I Married a Witch


I Married a Witch

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Reviews Counted: 21

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Average Rating: 3.6/5

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Movie Info

As she burns at the stake, a 17th century witch, Jennifer (Veronica Lake), places a curse on her accuser (Fredric March), so that from this day forward, all of his descendants (each played by him) will be unhappy in marriage. After several hilarious through-the-years examples (the Civil War-era Fredric March runs off to battle rather than endure his wife's nagging), we are brought up to 1942. Wallace Wooley (March) is a gubernatorial candidate, preparing to wed snooty socialite Estelle Masterson (Susan Hayward) -- the well-to-do daughter of a publisher who is backing him. A bolt of lightning strikes the tree where Jennifer had been executed three centuries earlier, thereby freeing the spirits of Jennifer and her warlock father, Daniel (Cecil Kellaway). Wallace meets Jennifer when she materializes in a burning building, obliging him to save her life. The revivified sorceress does everything in her power to induce Wallace to fall in love with her -- even destroying the ceremony in which the wedding is supposed to take place. The attempts succeed, and the two marry, but on their wedding night, Wallace refuses to believe Jennifer's claims that she is a witch. Frustrated, she attempts to convince him by doctoring the gubernatorial election -- in his favor. Based on the Thorne Smith novel The Passionate Witch, the rollicking I Married a Witch can be considered the forerunner of the TV series Bewitched, but only on a surface level. The film had been scheduled to be directed by Preston Sturges and to be released by its producing studio, Paramount; the end result was helmed by René Clair (his second Hollywood film), and was distributed by United Artists.

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Veronica Lake
as Jennifer
Fredric March
as Wallace Wooley
Susan Hayward
as Estelle Masterson
Robert Benchley
as Dr. Dudley White
Eily Malyon
as Tabitha
Robert Warwick
as J.B. Masterson
Nora Cecil
as Harriet
Aldrich Bowker
as Henry, Justice of the Peace
Emma Dunn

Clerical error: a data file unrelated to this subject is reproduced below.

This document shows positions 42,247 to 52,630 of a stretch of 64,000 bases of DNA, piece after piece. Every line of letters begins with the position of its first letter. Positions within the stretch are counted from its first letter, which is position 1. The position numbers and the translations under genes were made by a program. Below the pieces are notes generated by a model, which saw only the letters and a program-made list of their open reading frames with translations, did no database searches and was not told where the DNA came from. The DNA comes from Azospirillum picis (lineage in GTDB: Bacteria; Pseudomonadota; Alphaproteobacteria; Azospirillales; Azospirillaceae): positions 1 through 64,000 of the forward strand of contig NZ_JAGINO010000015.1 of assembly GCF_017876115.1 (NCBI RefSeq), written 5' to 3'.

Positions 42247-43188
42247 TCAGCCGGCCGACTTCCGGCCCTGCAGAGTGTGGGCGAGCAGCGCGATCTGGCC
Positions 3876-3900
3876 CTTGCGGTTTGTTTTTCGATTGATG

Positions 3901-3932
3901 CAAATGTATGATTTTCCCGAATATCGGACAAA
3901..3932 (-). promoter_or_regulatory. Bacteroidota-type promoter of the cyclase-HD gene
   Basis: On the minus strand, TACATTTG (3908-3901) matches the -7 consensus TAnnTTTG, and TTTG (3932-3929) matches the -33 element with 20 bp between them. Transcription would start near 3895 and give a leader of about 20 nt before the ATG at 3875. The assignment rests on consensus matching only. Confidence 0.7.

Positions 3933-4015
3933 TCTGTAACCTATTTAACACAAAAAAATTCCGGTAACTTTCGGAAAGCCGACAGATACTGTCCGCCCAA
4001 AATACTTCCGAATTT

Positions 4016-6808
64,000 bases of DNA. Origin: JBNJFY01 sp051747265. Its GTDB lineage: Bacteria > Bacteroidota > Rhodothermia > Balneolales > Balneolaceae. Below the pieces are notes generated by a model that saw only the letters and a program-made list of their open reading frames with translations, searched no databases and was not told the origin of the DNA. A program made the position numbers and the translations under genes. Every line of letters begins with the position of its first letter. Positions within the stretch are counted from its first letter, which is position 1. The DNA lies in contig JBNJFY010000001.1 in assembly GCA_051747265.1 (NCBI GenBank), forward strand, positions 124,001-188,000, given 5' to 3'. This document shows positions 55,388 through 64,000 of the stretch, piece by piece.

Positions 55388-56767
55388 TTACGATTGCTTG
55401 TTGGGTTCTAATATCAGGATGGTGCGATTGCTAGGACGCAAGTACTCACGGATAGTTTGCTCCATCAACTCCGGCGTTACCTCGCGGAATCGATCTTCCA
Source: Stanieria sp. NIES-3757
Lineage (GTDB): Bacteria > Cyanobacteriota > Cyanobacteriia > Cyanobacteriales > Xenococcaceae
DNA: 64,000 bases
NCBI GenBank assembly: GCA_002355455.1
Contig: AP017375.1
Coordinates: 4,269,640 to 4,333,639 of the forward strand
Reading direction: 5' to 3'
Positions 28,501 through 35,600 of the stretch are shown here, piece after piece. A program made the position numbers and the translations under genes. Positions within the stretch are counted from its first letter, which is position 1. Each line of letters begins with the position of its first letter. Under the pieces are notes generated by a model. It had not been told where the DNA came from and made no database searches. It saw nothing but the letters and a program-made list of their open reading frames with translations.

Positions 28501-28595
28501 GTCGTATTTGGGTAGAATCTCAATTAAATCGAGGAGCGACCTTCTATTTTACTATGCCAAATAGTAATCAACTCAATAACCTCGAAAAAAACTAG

as Wife of the Justice of the Peace
Harry Tyler
as Prisoner
Ralph Peters
as Prisoner
Ann Carter
as Jennifer Jr., the Daughter
George Guhl
as Fred the policeman
Wade Boteler
as Policeman
Jack Gardner
as Radio Voice
Eddy Chandler
as Motorcycle cop
Jack Luden
as Ambulance driver
Monte Blue
as Doorman
Mickey Rentschler
as Young Folks at Country Club
Lee Shumway
as Fireman
Billy Bevan
as Puritan vendor
Marie Blake
as Puritan
Charley Bates
as Woolley Jr.
Reed Hadley
as Young man
Florence Gill
as Woman Playing Chess
Robert Greig
as Town Crier
Mary Field
as Nancy Wooley
Kathryn Sheldon
as Elderly Wife
Al Bridge
as Prison Guard
Charles Bates
as Wooley Son
William Haade
as Policeman
Ralph Dunn
as Prison guard
Alan Bridge
as Prison Guard
Frank Mills
as Joe the Cabbie
Billy Bletcher
as Photographer
Gordon DeMain
as Man with Masterson
Georgia Backus
as Older woman
Chester Conklin
as Bartender
Kathrun Sheldon
as Elderly wife
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Critic Reviews for I Married a Witch

All Critics (21) | Top Critics (4)

Audience Reviews for I Married a Witch


Just a little too silly for me, even for a lighthearted fantasy. A bit like an old TV show (maybe 'I Dream of Jeannie'?), and lacking in charm. Also, Frederic March and Veronica Lake don't seem to match well, maybe because he was a bit dour at 45, and she was only 20. It's playful enough if you're looking for light fare.

Antonius Block
Antonius Block

Super Reviewer

Average. Was expecting better. And I really hated the old fashioned singing! Cute idea, though.

Nicki Marie
Nicki Marie

Super Reviewer


Delightful romantic fantasy, Veronica is truly bewitching, March is unusually lively, their chemistry is wonderful, you could never tell they absolutely loathed each other behind the scenes. Susan is a superlative bitch and all the other supporting characters are cast to perfection. All and all a marvelous experience.

jay nixon
jay nixon

Super Reviewer


This featherweight comedy stars Veronica Lake as a witch, burned at the stake in Ye Olden times who comes back in the 40s to beguile the ancestor of the man responsible. Essentially this is a feature length episode of Bewitched. The jokes aren't really all that funny, and the script is weaker than curry house lager. What this film does have going for it is Ms Lake herself, who is the stuff restraining orders are made of. She is absolutely adorable throughout, and although she is the only reason to watch this film, on this occasion one reason is enough.

xGary Xx
xGary Xx

Super Reviewer

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